Since the pressure in the diluting system no longer has to be boosted at the admission side, additional heating of the dilutant stream which occurred with prior arrangement is avoided. This provides a simplification in comparison to the prior art and eliminates the necessity of cooling mechanisms which had to be necessary for apparatuses which increase the temperature of dilutant streams.
The present arrangement results in a considerably reduced structural size of an apparatus compared to apparatus which was intended to accomplish the same ends, and this is a significant advantage. In comparison with prior structures which employed a relatively large pressure blower at the input side of the actual diluting system, these can be omitted. This means that an exhaust arrangement which is significantly reduced in size or volume can be utilized at the output side. Where an apparatus is to be used in an engine testing bench, for example, a significant advantage is established over prior art devices that were roughly twice as large in design.
In accordance with a further feature of the method of the invention, a control stream is directly branched out of the dilutant stream before mixing with the sub-quantity and the control stream is compressed before being supplied to the back-up region. A control line is provided between the delivery line of the dilutant stream and the removal line of the sub-quantity and a blower is employed in the control line. Although the control stream can be fundamentally supplied entirely independently of the dilutant stream, for example, from a different source or different carrier, marking gases such as nitrogen or the like, which can also be used for various applications, a significant advantage derives from the present design in that the control stream can be branched from the supplied dilutant stream after the potential cooling, filtering and volume stream measurement and the like. This enables a further reduction in apparatus related outlay.
In a further feature of the invention, the pressure and/or volume of the control stream is controlled dependent on the pressure of the averaged pressure of the dilutant gas stream. Reactions to the fluctuations of the dilutant gas stream can thus be immediately carried in a simple manner and the volume stream of the sub-quantity for mixing with the dilutant stream will remain representative of the main gas stream from which the test amount is taken.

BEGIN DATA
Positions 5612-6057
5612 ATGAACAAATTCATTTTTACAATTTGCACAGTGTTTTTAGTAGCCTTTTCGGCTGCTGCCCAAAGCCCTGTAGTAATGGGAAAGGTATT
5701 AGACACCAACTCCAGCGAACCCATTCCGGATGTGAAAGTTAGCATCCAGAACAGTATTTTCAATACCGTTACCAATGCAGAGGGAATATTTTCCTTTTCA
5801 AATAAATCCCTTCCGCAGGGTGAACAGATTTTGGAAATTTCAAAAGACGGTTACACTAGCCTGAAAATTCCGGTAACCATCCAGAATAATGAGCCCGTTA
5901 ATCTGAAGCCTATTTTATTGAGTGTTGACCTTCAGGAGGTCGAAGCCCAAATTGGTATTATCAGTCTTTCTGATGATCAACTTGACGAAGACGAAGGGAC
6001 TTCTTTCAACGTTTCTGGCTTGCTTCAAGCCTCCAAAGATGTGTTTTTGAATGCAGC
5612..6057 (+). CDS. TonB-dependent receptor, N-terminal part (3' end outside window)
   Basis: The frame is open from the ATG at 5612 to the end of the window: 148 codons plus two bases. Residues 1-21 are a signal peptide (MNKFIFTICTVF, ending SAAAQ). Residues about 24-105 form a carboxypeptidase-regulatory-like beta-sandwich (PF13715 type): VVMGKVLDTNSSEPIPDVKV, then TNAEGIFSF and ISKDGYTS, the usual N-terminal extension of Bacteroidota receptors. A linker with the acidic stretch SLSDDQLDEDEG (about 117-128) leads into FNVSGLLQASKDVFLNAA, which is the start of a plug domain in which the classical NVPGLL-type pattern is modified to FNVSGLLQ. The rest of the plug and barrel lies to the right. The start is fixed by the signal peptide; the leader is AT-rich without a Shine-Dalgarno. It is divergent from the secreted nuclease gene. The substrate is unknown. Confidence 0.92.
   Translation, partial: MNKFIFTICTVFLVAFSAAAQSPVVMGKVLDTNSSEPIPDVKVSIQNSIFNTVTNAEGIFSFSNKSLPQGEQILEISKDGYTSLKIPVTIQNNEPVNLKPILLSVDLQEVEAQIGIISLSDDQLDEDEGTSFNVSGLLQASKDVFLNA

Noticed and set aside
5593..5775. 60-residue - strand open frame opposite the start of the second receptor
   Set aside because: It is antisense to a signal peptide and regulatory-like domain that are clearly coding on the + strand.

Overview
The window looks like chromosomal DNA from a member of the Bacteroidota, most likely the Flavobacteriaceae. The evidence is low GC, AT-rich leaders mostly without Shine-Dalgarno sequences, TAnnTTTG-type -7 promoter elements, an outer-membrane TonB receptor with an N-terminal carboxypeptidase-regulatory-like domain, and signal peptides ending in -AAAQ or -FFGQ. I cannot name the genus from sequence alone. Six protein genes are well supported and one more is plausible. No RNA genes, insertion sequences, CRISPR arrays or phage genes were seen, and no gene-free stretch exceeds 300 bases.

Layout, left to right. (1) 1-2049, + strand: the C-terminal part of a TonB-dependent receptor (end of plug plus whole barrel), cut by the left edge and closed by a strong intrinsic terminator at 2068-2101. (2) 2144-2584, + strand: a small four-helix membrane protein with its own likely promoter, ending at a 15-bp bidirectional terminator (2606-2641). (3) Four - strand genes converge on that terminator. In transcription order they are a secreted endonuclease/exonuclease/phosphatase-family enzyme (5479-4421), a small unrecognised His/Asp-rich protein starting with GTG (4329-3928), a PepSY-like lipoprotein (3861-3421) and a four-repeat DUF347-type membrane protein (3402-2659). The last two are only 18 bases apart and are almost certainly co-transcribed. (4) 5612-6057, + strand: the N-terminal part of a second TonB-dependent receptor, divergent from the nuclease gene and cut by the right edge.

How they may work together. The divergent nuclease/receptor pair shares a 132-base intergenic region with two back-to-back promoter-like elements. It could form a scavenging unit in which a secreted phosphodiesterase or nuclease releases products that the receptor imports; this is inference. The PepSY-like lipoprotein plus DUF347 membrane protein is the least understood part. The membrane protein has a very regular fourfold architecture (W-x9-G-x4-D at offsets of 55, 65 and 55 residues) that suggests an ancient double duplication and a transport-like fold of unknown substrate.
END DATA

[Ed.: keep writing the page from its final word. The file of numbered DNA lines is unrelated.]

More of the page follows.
In a further feature of the invention, cooling of the dilutant stream takes place before the filtering. The dilutant stream is cooled and filtered because a temperature of the dilutant stream that is excessively high from the outset is avoided, and this also avoids the introduction of impurities via the dilutant stream. This yields the advantage that the cooler utilized for this purpose need not be constructed of expensive equipment. In the utilization of prior art initially discussed, a cooling of the dilutant stream must be provided following the compression at the input end and this occurs after the filtering that precedes the compressor. In that arrangement, it must be provided that impurities are not reintroduced into the dilutant stream due to soot particles peeling off the cooler. For this reason, the cooler must be comprised of stainless steel, and this has an additional disadvantage in that larger cooling surfaces are required because of lower thermal conductivity of stainless steel.